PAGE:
to them as well...

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But in the words of the prosecution,

Barry Bennell was a child molester

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on an industrial scale.

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Now a shadow of his former self,

the 64-year-old was today convicted

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of sexually assaulting boys aged

between eight and 15.

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He was found guilty

of assaulting ten of the 11 boys

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this trial centred on.

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He was the gatekeeper

to a dream in football,

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He was the gatekeeper

to a dream world in football,

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but his victims had to silently

suffer horrific abuse.

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He assaulted some of

the boys at his homes,

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one of which was in this

Derbyshire village.

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He had arcade games and exotic pets,

and always had a reason

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for the youngsters to stay over.

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His victims were associated

with Crewe and Manchester City,

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where he was involved

in the junior setups.

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He was said to have been treated

like God at Manchester

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City's Maine Road ground.

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In court, it was said Bennell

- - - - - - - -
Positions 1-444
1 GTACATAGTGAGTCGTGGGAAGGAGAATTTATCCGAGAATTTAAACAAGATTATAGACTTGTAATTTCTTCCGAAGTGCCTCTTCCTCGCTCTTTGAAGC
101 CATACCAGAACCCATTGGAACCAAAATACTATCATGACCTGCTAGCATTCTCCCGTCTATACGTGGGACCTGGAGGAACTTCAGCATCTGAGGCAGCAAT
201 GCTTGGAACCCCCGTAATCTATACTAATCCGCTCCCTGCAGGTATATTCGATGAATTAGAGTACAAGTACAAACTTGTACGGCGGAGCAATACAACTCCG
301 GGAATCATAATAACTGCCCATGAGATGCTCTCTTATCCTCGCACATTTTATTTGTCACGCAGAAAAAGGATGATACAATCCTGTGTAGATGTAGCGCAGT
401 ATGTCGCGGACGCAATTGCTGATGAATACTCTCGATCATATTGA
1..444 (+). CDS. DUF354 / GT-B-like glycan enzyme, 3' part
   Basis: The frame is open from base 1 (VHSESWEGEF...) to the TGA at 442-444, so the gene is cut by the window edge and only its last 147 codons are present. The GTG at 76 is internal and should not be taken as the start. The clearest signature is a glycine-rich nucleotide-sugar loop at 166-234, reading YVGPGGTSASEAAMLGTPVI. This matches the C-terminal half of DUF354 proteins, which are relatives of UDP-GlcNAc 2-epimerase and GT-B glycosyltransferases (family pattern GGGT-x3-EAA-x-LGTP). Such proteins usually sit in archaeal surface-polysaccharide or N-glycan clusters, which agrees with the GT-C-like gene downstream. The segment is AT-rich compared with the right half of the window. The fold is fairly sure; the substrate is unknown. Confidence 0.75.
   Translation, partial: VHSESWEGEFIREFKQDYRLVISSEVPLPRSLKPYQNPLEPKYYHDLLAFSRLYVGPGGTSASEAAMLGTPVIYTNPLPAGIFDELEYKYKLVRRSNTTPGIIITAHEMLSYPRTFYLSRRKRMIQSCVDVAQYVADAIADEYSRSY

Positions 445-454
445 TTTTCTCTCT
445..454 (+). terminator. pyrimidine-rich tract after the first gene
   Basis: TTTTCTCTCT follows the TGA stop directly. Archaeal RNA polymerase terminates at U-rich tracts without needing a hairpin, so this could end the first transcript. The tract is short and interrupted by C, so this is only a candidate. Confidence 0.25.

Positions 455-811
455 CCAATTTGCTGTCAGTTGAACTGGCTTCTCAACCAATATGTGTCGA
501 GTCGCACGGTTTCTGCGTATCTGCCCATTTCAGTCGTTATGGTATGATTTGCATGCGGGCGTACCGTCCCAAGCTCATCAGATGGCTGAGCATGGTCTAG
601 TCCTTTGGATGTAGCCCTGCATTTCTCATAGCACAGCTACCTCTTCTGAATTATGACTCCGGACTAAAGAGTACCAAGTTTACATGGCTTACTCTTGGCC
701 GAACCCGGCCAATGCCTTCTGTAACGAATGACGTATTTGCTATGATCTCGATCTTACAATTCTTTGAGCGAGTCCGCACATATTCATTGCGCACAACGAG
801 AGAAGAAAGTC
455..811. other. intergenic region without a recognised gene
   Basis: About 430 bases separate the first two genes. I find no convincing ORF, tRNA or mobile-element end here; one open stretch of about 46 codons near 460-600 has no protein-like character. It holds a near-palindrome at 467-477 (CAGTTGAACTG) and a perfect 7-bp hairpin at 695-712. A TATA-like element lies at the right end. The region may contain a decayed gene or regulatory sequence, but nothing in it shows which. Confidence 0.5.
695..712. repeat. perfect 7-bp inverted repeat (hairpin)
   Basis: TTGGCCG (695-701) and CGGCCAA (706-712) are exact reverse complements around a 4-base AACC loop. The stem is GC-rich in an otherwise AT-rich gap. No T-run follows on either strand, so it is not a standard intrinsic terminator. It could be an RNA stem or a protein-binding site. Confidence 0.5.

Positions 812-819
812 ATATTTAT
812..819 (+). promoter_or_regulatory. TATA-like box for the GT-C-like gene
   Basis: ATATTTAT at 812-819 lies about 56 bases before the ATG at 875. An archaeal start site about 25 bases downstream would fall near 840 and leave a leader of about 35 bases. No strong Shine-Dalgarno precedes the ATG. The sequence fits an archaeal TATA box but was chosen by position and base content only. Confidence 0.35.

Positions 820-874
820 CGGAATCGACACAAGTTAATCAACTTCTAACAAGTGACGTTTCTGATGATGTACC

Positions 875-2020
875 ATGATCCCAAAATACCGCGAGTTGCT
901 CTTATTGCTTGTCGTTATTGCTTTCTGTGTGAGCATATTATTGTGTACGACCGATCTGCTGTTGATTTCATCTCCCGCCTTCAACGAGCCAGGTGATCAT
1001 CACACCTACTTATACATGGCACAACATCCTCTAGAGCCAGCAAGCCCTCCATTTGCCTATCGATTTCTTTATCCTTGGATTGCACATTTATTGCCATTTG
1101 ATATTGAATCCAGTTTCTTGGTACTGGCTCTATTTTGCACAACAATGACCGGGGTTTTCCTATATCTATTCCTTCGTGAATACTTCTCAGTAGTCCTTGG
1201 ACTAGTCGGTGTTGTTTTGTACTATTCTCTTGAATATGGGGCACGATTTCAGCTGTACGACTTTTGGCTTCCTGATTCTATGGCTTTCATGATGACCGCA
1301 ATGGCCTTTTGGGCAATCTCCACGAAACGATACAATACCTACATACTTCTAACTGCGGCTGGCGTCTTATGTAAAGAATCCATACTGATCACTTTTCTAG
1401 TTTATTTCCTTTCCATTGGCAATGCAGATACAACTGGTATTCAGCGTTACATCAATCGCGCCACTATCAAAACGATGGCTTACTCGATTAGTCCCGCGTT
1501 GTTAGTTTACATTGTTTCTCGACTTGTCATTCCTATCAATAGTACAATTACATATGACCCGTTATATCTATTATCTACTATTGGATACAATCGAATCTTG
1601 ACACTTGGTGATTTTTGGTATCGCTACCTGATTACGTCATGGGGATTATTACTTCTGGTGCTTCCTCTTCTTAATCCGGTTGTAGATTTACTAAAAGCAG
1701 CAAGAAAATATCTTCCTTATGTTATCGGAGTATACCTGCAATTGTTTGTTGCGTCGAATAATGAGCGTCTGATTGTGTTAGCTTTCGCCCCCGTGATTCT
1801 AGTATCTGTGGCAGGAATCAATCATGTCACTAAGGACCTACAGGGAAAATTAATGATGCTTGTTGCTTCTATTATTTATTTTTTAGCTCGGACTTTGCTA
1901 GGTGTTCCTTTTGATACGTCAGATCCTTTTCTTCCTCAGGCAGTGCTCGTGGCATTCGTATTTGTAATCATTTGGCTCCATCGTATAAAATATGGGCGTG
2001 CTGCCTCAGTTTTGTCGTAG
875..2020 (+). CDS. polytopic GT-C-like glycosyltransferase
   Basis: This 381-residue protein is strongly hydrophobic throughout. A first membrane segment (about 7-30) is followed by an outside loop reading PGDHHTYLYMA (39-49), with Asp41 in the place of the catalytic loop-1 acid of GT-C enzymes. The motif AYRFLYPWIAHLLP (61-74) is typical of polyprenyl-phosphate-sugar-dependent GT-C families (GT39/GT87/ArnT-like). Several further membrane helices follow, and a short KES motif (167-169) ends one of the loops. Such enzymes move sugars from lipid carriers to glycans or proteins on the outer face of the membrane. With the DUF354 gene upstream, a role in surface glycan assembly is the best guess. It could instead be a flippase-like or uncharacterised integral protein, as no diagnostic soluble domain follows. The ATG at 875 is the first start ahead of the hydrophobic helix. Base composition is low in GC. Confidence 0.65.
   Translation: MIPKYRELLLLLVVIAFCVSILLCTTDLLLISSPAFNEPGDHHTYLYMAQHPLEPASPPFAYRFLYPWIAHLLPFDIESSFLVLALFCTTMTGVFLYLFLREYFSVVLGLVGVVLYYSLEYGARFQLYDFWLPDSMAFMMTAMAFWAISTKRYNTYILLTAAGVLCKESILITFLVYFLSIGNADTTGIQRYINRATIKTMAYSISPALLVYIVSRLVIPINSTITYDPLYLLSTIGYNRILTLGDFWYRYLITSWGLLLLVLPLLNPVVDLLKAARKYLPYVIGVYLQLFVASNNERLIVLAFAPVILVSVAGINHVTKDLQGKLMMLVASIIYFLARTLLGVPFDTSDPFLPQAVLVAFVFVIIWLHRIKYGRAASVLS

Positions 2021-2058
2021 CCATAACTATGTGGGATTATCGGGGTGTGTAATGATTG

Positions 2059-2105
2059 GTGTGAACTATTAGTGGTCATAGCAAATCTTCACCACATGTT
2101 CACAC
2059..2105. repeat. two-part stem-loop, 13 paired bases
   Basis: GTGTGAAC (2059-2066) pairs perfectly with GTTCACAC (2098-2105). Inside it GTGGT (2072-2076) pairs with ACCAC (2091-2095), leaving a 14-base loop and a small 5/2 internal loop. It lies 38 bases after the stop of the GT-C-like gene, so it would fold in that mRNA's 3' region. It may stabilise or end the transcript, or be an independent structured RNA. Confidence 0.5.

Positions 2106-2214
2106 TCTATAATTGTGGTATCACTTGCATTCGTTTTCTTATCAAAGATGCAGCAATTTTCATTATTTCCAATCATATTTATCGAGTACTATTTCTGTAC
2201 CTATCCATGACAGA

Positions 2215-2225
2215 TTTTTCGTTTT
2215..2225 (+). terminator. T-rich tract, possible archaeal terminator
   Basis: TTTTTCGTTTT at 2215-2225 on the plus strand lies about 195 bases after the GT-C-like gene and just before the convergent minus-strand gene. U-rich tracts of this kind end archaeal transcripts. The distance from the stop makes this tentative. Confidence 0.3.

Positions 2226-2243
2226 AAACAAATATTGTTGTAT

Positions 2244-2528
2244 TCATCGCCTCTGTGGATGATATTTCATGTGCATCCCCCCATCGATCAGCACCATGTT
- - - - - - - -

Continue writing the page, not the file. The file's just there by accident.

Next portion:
had groomed the parents

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of the complainants so he could

carry on the abuse.

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He offered no evidence

in his defence, and his barrister

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accused some of the men,

who were boys at the time,

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of inventing stories about him

and jumping on the bandwagon.

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Bennell has previously

received jail sentences

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in the United States,

and here in the UK,

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after being convicted

of similar offences.

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This afternoon, as throughout his

trial, this serial child molester

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appeared via video link.

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He shook his head as the guilty

verdicts were returned.

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Some of his victims

had come to watch.

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Hearing finally that the man

who abused them when they were

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little boys has been convicted.

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So, what happened today is that he

was found guilty of 36 of the

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charges and the jury is still

considering seven others. So the

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judge has told them to go away and

continue their deliberations

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tomorrow, although he will accept a

majority verdict on those seven

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outstanding cases. This trial is not

finished yet, the jury must still go

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through some deliberations on those

of the charges and that will be

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starting from tomorrow morning.

Danny Savage, many thanks, our

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correspondent at Liverpool Crown

Court.

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In South Africa, the ruling

African National Congress has asked

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President Jacob Zuma to resign.

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The ANC says he's agreed to stand

down, but only after a transition